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New Year’s Address (4th January 2016)

New Year’s Address “We are great, Hiroshima University!” Let's proudly march forward

Happy New Year! I sincerely hope that all teachers, staff, and students have a wonderful year ahead of them.
Looking back at 2015, the year commemorating 70 years after World War II, to sum it up in few words it has been a year of chaos and anxiety. In international affairs, there were frequent terror attacks worldwide by Islamist extremists. Many citizens have become victims to such violence such as in France. And in conjunction with the increasing formation of and infiltration by terrorist organizations, many refugees have fled from the flames of war to European countries. This situation is shaking the foundations of democratic societies across the globe.
Turning our eyes on domestic affairs, the National Diet enacted security-related laws. Trans-Pacific Partnership (TPP) negotiations have also reached a broad agreement. Furthermore, land reclamation work for the U.S. military base has started in the coastal area of Henoko, Okinawa. I think there is no doubt that the year 2015 will be regarded as a year with historical turning-points.
In a situation like this, and with the Third Midterm Goal Period starting this April, national universities have been forced to make drastic changes. The Ministry of Finance proposed at the Fiscal System Council meeting that management expenses grants be cut down by 1 percent each year and, in turn, that universities should increase their self-generated income by 1.6 percent each year to cover the budget cut from the fiscal year 2016. Fortunately, the budget proposals for the fiscal year 2016 have been released, and the University will likely receive the same budget as the previous year. However, there is little hope that the harsh situation for universities will change anytime soon considering Japan's current financial situation.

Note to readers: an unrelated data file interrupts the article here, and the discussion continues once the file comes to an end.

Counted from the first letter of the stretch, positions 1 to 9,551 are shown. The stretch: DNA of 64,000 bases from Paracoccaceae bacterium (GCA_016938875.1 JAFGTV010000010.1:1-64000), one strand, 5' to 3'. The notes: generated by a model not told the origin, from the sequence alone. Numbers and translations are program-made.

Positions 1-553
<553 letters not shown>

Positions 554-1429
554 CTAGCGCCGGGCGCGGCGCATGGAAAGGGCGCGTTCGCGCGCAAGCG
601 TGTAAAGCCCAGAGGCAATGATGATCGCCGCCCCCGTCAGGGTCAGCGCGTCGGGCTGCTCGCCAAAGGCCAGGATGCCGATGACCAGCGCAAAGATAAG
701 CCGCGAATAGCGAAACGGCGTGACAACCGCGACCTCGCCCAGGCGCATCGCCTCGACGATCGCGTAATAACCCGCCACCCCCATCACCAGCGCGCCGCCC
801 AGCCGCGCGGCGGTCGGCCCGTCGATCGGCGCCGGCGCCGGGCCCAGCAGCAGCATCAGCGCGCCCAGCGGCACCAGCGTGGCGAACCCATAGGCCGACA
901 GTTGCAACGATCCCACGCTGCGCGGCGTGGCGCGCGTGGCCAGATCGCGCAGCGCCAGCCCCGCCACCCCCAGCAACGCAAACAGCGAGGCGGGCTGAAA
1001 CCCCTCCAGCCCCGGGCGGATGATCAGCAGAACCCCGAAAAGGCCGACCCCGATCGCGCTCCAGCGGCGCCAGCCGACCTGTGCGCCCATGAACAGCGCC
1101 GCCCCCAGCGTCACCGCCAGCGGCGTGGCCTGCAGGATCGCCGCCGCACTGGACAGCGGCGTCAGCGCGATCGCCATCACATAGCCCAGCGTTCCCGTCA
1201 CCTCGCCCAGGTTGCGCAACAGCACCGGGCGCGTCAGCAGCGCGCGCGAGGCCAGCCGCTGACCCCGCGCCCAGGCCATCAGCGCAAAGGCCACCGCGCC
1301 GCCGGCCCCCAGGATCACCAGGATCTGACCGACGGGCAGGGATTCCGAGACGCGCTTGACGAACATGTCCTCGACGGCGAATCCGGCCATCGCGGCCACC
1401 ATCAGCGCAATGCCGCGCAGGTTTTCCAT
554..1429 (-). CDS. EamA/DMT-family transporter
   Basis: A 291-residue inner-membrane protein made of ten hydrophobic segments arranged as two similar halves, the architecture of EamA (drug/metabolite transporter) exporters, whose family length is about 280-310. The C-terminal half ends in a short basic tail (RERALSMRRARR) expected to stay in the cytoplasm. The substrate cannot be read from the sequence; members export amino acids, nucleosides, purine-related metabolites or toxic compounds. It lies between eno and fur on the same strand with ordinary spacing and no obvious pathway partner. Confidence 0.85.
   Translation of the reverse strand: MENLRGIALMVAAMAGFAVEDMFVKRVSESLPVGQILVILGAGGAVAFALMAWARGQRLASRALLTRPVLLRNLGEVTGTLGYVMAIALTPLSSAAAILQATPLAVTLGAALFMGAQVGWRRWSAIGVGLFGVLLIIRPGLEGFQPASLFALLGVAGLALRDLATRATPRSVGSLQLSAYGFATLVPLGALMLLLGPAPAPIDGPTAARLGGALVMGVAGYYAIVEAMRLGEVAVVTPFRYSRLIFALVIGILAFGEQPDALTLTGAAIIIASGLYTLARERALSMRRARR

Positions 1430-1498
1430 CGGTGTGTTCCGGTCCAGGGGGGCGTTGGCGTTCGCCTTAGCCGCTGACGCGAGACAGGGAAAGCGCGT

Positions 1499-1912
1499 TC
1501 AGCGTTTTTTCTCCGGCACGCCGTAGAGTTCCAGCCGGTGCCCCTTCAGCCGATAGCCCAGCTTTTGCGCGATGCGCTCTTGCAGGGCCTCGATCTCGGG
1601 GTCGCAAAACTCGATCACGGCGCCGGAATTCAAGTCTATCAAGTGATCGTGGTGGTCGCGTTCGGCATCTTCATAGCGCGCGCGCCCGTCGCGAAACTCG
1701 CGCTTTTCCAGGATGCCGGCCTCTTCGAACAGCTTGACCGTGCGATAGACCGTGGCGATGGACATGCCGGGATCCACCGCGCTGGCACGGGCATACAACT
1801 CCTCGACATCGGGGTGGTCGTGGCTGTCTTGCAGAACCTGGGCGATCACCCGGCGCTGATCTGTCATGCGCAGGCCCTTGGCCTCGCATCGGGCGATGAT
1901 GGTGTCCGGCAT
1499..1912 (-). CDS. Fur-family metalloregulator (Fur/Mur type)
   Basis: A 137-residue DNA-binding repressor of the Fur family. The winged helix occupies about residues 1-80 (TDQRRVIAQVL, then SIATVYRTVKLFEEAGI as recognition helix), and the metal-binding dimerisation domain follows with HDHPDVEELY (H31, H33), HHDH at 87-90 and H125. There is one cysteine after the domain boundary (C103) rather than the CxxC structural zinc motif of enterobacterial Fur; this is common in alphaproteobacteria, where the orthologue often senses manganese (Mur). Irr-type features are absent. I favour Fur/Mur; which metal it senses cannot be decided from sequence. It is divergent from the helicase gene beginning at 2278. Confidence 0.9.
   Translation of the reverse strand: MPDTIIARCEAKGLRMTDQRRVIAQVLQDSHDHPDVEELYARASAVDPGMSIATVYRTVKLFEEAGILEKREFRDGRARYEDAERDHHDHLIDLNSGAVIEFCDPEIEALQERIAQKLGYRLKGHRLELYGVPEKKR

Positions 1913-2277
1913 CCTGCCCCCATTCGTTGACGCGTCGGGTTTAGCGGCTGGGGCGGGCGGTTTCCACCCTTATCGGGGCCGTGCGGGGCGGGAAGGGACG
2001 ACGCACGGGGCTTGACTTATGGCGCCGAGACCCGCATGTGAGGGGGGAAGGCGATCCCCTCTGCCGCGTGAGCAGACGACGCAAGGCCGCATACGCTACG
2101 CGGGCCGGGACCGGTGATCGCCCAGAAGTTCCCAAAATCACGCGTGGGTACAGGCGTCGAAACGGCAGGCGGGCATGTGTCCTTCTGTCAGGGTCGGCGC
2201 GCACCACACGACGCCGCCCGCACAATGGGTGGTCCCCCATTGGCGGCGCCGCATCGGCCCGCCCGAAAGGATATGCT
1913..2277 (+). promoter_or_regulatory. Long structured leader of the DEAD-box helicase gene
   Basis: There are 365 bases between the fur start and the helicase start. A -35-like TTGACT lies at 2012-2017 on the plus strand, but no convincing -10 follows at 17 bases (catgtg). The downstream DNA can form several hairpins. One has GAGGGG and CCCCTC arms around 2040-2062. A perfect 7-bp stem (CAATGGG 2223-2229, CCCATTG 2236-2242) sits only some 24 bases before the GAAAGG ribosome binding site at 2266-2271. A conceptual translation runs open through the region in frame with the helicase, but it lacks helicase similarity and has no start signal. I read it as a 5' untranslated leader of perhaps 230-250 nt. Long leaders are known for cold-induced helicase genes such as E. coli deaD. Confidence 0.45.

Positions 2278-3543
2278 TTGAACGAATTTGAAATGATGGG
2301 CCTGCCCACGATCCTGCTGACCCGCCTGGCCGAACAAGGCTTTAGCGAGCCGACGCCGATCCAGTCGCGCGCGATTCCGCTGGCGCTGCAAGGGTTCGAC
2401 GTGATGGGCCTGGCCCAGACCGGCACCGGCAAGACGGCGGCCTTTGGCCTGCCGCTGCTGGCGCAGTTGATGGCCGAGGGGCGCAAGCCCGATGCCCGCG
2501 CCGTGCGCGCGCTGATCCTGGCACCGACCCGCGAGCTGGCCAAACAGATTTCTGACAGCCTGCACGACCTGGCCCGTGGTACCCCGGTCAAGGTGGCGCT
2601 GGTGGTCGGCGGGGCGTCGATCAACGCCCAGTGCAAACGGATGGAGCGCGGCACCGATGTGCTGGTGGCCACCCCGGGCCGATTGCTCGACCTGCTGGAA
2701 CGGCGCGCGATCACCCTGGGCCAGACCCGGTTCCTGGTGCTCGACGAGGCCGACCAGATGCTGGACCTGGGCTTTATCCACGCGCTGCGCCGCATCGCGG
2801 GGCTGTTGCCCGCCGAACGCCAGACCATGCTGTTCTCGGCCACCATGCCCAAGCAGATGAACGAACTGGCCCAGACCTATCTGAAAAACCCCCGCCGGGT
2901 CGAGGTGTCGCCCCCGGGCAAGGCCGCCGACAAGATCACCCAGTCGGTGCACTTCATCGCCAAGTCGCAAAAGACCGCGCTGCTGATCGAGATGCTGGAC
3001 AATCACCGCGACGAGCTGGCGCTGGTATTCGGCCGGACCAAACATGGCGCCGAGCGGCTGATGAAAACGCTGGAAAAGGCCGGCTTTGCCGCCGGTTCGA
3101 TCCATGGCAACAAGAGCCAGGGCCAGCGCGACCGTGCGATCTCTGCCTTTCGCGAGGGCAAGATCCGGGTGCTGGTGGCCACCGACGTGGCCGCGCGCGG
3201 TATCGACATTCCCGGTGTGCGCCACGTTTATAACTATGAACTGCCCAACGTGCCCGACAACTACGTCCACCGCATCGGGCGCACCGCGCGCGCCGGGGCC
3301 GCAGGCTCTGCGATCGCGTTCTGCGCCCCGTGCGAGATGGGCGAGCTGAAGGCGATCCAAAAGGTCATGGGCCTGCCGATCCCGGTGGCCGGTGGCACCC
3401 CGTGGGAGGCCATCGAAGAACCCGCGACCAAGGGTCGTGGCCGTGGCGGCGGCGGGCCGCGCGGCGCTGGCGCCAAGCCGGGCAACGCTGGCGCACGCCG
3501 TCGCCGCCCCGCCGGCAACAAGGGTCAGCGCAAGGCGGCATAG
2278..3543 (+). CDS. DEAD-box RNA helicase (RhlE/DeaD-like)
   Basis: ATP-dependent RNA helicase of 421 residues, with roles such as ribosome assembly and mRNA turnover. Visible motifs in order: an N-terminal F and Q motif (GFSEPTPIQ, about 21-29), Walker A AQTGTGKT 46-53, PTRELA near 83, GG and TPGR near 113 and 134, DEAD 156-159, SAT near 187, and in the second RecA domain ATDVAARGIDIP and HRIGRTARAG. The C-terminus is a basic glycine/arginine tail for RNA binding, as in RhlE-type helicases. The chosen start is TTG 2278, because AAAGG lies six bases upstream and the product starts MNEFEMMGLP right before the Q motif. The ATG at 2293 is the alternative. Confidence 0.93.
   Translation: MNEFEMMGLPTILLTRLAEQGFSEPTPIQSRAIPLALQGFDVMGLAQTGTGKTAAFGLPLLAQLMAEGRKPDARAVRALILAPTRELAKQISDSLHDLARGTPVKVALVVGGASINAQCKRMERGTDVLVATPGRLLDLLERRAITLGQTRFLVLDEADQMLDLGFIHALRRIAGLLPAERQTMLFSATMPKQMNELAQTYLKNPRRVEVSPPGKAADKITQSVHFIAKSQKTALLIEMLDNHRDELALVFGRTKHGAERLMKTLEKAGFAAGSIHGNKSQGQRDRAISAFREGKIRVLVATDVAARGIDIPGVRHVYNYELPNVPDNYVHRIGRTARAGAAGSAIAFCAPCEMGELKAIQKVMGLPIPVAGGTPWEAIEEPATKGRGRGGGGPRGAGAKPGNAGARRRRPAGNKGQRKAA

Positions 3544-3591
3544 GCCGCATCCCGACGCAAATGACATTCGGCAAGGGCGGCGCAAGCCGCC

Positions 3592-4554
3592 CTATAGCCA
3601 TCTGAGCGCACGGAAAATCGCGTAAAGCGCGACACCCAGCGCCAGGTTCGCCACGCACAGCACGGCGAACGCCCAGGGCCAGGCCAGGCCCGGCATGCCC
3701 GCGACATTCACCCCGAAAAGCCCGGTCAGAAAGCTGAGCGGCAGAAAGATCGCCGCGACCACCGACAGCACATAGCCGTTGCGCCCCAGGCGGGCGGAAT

The Ministry of Education, Culture, Sports, Science and Technology (MEXT) issued a notice to all national universities regarding faculties and graduate schools of teacher training, humanities, and social sciences. They were requested to draw up an organizational reform plan of such programs given the decreasing 18-year-old population, demand for human resources, quality assurance in education and research, and the changing role of national universities. They were also called on to take “active steps to abolish organizations or to convert them to serve areas that better meet society’s needs”. It is still fresh in our minds that the notice caused significant ripples both in and beyond national universities. I believe that knowledge of humanities and social sciences is the foundation of a liberal arts education and is essential for one to perform well in any society. This does not mean, however, that we should remain unchanged. It is indispensable for one to have an open-minded attitude throughout life as well as a willingness to improve oneself no matter one’s field of specialization. Whether you are here in Japan or living overseas, it is your consideration for others, and the depth of your liberal arts education, that will help to determine whether you will stand out, and be respected, as an individual. I hope the students here at Hiroshima University will grow to be specialists with a broad education beyond their field of specialization.